Bail History

The History of Bail

Bail bonding is one of the oldest professions in the world and originated in England. People accused of crimes against the King or society waited for trial in jail or made some guarantee with the King that they would appear for court. Old English Law allowed other people to take the place of the accused in jail and held this person responsible for the accused to appear in court.

Until the 13th Century, Sheriffs had the authority to release or hold people accused of crimes. They were also able to use any standard in determining whether to allow bail. This standard was often abused and used for the Sheriff’s own financial benefit.

The Statue of Westminster was written to help with the abuse of the accused by the sheriffs. The Statue listed the bailable and non-bailable crimes, but the sheriff still decided the bail amount.

In the 1600’s King Charles made noblemen issue loans to him. Those that couldn’t were imprisoned in Debtors Prison without bail. The King would not tell them the reason for imprisonment or allow the bail. When the case was brought to the Court, the counsel said that without trial o conviction the petitioners were being held completely based on unsubstantiated and unstated accusations. The Parliament responded to this with the Petition of Right of 1628. The Petition stated that no one could be imprisoned without due process of law or without “any cause showed”. The Petition did not provide an absolute right to bail.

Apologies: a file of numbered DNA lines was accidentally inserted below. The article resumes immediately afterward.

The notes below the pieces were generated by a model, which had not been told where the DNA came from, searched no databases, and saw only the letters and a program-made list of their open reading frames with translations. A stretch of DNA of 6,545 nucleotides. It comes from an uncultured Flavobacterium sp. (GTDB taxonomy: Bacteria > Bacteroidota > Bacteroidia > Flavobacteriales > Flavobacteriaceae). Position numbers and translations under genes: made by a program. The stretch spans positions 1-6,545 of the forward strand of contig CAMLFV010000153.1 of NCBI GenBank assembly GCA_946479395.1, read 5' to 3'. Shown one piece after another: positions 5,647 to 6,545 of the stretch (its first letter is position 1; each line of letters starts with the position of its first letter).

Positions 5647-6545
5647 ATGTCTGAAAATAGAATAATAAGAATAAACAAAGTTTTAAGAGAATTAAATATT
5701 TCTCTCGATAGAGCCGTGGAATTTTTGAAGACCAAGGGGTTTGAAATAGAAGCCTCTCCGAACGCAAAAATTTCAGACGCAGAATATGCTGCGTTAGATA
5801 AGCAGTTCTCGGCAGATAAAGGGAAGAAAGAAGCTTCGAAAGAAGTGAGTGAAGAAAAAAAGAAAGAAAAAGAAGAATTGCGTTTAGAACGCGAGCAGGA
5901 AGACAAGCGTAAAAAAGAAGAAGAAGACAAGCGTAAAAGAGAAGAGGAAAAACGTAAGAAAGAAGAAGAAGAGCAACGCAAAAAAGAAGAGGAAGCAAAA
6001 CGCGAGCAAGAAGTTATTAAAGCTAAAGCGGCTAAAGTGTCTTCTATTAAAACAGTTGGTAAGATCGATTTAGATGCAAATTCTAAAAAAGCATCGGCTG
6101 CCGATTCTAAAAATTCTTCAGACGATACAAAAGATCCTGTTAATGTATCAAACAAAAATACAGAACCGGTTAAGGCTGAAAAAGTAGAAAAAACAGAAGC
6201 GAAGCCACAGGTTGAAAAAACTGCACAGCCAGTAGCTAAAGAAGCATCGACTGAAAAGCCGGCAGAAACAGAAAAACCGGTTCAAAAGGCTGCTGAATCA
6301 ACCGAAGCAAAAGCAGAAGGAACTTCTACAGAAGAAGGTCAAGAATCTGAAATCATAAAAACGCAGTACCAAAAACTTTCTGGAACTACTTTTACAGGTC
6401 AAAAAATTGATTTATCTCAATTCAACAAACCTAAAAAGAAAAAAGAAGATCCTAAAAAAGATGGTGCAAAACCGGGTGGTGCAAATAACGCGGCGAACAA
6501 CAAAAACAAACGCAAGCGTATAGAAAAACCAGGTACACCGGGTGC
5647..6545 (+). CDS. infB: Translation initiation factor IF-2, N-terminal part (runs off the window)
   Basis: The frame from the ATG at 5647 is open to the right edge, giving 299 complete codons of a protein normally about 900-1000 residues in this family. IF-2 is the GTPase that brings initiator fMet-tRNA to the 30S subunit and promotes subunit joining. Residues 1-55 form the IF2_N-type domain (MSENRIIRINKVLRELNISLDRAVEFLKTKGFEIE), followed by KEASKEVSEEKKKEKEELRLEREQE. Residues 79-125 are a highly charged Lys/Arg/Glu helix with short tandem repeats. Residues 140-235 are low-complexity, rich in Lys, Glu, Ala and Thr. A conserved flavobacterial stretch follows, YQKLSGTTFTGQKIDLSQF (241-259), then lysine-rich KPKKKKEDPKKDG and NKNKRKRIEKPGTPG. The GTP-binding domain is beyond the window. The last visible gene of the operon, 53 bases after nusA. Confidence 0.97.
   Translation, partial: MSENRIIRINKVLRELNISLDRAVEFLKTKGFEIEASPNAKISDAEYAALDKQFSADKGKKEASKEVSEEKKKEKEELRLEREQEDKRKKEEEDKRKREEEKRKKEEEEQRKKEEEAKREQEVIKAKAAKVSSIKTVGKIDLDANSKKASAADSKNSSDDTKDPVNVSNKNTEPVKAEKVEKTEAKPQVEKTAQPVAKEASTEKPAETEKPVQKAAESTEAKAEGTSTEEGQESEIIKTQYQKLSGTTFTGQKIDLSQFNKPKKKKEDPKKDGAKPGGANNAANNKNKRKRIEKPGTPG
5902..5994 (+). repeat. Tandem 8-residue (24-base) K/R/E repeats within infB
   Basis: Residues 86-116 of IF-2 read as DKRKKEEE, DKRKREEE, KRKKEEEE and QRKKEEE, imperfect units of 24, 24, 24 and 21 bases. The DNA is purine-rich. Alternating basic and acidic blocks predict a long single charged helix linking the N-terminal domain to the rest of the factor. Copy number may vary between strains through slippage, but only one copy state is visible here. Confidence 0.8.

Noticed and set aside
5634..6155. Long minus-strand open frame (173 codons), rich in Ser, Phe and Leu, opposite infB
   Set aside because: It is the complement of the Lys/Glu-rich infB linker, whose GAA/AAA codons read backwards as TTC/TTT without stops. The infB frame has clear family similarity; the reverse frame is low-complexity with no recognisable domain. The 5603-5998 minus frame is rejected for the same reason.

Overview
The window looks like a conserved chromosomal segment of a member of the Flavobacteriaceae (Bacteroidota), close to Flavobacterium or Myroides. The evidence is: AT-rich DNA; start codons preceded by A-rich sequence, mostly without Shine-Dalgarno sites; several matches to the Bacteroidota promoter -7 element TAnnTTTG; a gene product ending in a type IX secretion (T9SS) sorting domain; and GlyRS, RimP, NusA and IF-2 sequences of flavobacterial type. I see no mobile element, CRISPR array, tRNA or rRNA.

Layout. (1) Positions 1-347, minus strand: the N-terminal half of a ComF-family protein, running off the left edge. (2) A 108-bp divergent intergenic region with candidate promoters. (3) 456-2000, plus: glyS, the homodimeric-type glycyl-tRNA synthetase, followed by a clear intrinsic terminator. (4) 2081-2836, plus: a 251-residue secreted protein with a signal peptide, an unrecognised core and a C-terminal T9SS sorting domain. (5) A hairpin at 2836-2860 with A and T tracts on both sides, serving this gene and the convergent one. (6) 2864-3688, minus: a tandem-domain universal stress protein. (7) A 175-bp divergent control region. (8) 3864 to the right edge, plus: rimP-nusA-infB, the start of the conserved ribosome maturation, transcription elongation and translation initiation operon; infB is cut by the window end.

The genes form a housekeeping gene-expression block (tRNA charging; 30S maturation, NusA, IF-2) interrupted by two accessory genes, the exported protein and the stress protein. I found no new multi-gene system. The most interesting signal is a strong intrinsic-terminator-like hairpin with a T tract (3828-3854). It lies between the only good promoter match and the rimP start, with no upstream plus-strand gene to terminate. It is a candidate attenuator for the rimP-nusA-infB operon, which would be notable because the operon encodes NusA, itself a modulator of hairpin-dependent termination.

In Colonial America, bail laws were patterned after English law. State constitutions listed bailable and non-bailable offenses and provided the “Excessive bail shall not be exacted for bailable offensives”.

Under current bail laws, the accused have the right to be informed of the charges against them and whether they can be released on bail. Before setting bail for non-bailable charge, the court always considers the risk of fleeing from the court’s jurisdiction, the risk of danger to the community, the risk of intimidating witnesses and the risk of committing another felony while pending trial.